PHMSA states that collection of this additional information will allow for better-informed first responders; strengthen PHMSA’s ability to analyze operator programs; allow PHMSA to make better, risk-based decisions in the context of inspections and rulemaking; and feed into “important risk-ranking algorithms” used by PHMSA.  Given the breadth and detail of the information PHMSA proposes to require of operators, it is notable that the initiative takes the form of an OMB information collection rather than a proposed regulation.  PHMSA’s proposed changes can be found in greater detail in an updated draft of the NPMS Operator Standards Manual.   

EPA Inspector General’s Report on Methane Emissions from Gas Distribution Pipelines Urges Partnership with PHMSA

On July 25, the Environmental Protection Agency’s (EPA) Office of Inspector General issued a report, “Improvements Needed in EPA Efforts to Address Methane Emissions From Natural Gas Distribution Pipelines,” finding that EPA’s efforts to address methane emissions from gas distribution pipelines need improvement.  The Report recommends that, as part of the Administration’s 2013 Climate Action Plan and 2014 Interagency Methane Strategy, EPA work with PHMSA to address methane leaks from a safety and environmental perspective and develop a strategy to address financial and policy barriers that limit emission reductions in the distribution sector.  The report also recommends that EPA establish performance goals, track progress in reducing emissions from distribution pipelines, and gather data to determine if future regulation is appropriate.  More information on the Administration’s 2014 Interagency Methane Strategy is here.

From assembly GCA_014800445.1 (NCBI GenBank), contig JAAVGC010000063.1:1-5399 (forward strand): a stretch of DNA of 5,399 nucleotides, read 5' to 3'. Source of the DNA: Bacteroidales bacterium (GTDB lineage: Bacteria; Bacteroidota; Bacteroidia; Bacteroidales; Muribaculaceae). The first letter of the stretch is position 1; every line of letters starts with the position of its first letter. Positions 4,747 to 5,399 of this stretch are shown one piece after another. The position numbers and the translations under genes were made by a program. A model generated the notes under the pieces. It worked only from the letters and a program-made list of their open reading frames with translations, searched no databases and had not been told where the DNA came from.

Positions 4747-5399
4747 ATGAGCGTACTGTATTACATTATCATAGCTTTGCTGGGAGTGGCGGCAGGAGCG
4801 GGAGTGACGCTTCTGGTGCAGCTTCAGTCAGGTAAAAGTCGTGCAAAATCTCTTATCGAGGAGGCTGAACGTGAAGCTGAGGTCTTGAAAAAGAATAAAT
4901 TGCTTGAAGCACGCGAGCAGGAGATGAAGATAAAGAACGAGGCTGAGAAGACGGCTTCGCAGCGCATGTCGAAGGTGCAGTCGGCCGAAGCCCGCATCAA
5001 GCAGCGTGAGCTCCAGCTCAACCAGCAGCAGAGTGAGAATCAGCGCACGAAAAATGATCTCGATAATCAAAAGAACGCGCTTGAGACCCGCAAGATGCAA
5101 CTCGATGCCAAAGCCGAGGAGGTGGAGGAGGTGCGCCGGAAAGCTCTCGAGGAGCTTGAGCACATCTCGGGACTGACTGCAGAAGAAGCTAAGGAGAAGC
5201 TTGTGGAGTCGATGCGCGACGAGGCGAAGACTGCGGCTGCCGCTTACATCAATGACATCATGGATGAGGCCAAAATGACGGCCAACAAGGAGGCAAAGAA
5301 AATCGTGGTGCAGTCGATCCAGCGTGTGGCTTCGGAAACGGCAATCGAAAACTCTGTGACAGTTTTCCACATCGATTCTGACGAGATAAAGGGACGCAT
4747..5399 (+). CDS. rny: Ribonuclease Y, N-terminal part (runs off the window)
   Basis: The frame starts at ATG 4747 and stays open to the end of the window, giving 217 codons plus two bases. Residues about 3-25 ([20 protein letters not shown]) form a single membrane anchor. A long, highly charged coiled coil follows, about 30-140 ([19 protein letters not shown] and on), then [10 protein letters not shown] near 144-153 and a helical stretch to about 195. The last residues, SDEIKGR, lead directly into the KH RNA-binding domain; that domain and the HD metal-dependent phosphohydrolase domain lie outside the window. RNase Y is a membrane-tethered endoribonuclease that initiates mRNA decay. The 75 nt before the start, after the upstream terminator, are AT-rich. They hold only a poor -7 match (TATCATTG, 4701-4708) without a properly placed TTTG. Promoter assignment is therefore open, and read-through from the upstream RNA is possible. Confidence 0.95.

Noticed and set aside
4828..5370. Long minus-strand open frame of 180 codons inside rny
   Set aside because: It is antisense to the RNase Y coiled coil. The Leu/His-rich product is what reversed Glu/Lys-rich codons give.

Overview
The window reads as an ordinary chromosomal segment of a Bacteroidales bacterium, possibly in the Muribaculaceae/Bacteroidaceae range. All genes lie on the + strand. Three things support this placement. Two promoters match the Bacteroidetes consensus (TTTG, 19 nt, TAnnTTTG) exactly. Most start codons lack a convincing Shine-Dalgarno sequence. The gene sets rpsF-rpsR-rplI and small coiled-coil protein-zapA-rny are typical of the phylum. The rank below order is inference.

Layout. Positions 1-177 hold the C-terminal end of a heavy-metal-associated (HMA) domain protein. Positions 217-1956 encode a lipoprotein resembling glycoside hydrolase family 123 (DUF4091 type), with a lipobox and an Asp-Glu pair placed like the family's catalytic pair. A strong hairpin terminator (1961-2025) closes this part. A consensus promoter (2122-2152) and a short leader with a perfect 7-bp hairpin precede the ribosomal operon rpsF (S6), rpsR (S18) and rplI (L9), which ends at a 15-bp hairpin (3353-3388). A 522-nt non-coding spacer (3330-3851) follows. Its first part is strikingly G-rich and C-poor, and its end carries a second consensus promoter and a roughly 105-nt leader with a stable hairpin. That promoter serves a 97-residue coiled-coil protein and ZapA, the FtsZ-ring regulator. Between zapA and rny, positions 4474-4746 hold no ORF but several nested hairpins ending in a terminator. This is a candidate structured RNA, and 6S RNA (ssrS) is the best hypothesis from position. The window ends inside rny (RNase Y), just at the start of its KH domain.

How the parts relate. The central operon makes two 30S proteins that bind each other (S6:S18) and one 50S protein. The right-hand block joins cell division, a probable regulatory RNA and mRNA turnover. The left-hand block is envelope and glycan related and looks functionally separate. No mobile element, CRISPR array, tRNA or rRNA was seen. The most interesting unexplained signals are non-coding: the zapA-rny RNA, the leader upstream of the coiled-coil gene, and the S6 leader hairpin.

The White House and Department of Energy Announce Initiatives to Reduce Methane Emissions from Natural Gas Systems

On July 29, the White House and Department of Energy (DOE) announced a number of new initiatives to reduce methane emissions from natural gas systems.  The new initiatives include (1) establishing energy efficiency standards for new natural gas compressors; (2) recommending that the Federal Energy Regulatory Commission explore options to increase cost recovery certainty for new investment to modernize natural gas transmission infrastructure; (3) working with industry to establish an Advanced Natural Gas System Manufacturing Research and Development Initiative; and (4) partnering with the National Association of State Regulatory Utility Commissioners to accelerate investment in infrastructure modernization and repairs to natural gas distribution facilities.  DOE’s fact sheet is here

PHMSA Activities